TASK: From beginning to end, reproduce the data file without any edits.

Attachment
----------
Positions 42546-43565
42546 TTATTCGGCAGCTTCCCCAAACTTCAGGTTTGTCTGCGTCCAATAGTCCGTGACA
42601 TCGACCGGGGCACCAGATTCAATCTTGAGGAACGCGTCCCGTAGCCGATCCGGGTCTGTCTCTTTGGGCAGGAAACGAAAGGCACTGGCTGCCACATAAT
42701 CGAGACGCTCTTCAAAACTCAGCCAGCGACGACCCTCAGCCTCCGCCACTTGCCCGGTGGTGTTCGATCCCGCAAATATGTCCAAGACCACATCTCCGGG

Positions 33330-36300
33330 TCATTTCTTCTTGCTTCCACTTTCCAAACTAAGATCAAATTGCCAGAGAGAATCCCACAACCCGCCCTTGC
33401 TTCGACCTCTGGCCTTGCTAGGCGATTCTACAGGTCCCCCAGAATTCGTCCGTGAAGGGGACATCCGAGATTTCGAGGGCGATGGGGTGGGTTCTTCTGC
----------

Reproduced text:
Positions 42546-43565
42546 TTATTCGGCAGCTTCCCCAAACTTCAGGTTTGTCTGCGTCCAATAGTCCGTGACA
42601 TCGACCGGGGCACCAGATTCAATCTTGAGGAACGCGTCCCGTAGCCGATCCGGGTCTGTCTCTTTGGGCAGGAAACGAAAGGCACTGGCTGCCACATAAT
42701 CGAGACGCTCTTCAAAACTCAGCCAGCGACGACCCTCAGCCTCCGCCACTTGCCCGGTGGTGTTCGATCCCGCAAATATGTCCAAGACCACATCTCCGGG

Positions 33330-36300
33330 TCATTTCTTCTTGCTTCCACTTTCCAAACTAAGATCAAATTGCCAGAGAGAATCCCACAACCCGCCCTTGC
33401 TTCGACCTCTGGCCTTGCTAGGCGATTCTACAGGTCCCCCAGAATTCGTCCGTGAAGGGGACATCCGAGATTTCGAGGGCGATGGGGTGGGTTCTTCTGC